SRIL and PBRX Issue Global Bond

Textile Stakeholders Request Strengthening Industrial Integration

Parliament Asks to Control Illegal Importation of Textiles

IKATSI Reveals Details of Import Violations

MOI Optimizes Sustainable Resources For Industrial Production

Britain Will Ban Imports From China

RPP on Industry and Trade is Less Favorable to Local

Textile Industry Optimistic Could Recover This Year

Trade Surplus, Textiles Industry Still in the Red Zone

APR Encourages Supply Chains as the Focus of the Road Map

Pakistan's Exports to Indonesia Supported by Textile Products

ARGO Optimistic Will Improve Performance in 2021

APSyFI : PLB Threatens to Eliminate US $ 8.3 Million Yarn Exports

Stake Holder : Textile Industry Needs Fundamental Changes

 

 The Small and Medium Industry (IKM) of Majalaya, Badung Regency screamed because the price of yarn as a raw material has skyrocketed in recent months. Rohimat, one of the entrepreneurs of the Majalaya Textile IKM, said that in the last 3 months the price of raw materials for making cloth has increased significantly. "For the past 3 months, yarn prices have continued to rise. The average increase is between 25-30 percent," said Rohimat, Monday, June 6, 2022. He gave an example of the price of white polyester yarn from the original only Rp. 28.000/kg which rose to Rp. 33.000/kg. Even with TE, which was originally only Rp. 24,000/kg, now it has increased to Rp. 35,000/kg.

 

The government is asked to be consistent in seeking to optimize the economic potential of the country's textile industry this year in line with the improving situation after the Covid-19 pandemic.  According to the Executive Director of CORE Indonesia, Mohammad Faisal, the government needs to be consistent in providing various incentives to the textile industry, which must be prioritized because it is included in the priority industry category. "The government already has priority industries and one of them is textiles. The incentives should follow these priorities. Policy consistency from the government is needed," said Faisal, Monday (6/6/2022).

 

PT Trisula International Tbk (TRIS) pocketed sales in the first quarter of 2022 worth Rp 324.96 billion, an increase of 26.7% compared to the same period last year. This growth was contributed by export sales which increased 58.7% (year on year/yoy) in line with the recovery in the global economy and the company's export market demand in the United States, Australia and New Zealand. TRIS's export sales, which contributed 69% of total sales, were dominated by these three countries. The opening of social restrictions in these countries played a major role in the company's performance because there was a significant increase in demand. TRIS recorded a 69% increase in sales to the United States in the first quarter of this year, and a 31% increase in sales to Australia and Zealand .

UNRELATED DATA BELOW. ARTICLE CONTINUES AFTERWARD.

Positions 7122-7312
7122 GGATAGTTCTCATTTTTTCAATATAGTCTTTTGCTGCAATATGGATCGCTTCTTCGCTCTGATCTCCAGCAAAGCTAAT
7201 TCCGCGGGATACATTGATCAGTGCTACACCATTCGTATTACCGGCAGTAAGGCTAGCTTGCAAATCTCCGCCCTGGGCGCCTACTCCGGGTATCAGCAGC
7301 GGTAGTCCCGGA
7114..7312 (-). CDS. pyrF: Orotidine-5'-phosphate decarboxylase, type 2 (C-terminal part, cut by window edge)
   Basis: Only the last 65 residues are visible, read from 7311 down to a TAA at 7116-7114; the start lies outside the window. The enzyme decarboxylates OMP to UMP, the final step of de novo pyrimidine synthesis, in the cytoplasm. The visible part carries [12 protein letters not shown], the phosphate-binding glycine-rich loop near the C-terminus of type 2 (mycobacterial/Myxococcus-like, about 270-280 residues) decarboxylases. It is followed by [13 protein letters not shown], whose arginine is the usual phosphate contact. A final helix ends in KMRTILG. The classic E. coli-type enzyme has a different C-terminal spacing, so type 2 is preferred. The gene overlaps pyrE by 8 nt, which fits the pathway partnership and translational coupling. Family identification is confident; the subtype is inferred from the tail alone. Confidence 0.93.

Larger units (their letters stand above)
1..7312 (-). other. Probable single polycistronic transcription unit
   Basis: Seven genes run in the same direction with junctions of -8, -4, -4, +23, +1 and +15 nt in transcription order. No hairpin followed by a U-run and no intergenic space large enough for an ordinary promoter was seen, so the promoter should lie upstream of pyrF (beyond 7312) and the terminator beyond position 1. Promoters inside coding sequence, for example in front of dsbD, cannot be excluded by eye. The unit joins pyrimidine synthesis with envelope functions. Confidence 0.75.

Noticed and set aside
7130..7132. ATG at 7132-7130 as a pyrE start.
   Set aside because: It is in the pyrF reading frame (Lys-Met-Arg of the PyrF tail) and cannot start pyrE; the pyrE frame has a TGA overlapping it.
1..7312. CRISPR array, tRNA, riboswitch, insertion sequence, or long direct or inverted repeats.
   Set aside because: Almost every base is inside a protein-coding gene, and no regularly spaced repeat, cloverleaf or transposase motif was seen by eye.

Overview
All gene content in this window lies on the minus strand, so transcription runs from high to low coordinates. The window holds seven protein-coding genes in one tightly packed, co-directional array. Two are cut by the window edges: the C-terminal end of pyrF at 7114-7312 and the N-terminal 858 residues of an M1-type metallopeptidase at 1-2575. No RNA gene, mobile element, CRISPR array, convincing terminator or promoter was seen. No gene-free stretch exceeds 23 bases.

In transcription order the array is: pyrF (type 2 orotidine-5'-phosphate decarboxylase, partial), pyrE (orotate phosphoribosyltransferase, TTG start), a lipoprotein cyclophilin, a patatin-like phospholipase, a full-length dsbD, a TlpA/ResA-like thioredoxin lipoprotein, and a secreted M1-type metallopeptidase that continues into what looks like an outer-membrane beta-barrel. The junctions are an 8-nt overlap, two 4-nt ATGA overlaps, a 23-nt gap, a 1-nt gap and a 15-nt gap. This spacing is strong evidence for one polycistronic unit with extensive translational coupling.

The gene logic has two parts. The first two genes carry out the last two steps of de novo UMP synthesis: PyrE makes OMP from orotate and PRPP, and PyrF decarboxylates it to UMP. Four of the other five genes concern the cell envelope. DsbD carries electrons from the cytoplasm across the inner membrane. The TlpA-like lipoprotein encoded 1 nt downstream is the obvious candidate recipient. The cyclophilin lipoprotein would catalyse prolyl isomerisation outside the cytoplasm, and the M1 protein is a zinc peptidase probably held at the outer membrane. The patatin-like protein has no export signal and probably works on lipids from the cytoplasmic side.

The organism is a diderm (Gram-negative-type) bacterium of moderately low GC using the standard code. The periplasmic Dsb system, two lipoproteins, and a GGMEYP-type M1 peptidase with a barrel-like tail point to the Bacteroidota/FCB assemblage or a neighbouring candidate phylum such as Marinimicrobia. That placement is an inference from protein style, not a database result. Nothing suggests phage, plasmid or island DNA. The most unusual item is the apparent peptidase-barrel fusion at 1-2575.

The rise of used Thrift clothes that has flooded the Indonesian market has created something new, especially for teenagers, recently, used thrift clothes have become a hit activity and are even in great demand. Where we know that lifestyle is closely related to the demands of every teenager to look fashionable, as a form of validity and form self-identity. It is undeniable that used clothes that are consumed are becoming popular among today's youth, especially those who live in big cities. The thing that grabs the attention of teenagers so they prefer thrifting used clothes instead of buying new clothes at the Mall or well-known clothing store, namely through the word Thrift which comes from English which means that minimizing / reducing waste or in short can be said as financial savings. Usually, we can find used Thrift clothes at the used clothing market or exhibitions that sell used goods.

 

The West Java Indonesian Textile Association (API) said the waste that pollutes the Cimeta River does not necessarily come from the textile industry. Public Relations of West Java API Nia Alamanda said the responsibility for waste is not only on the textile industry, but also on other companies. "Based on the information we got, the task force also intervened in the waste research, so it is not certain that the waste came from the textile industry, let alone intentionally dumping waste in the Cimeta river and harming the surrounding environment," Nia said, Friday (3/6).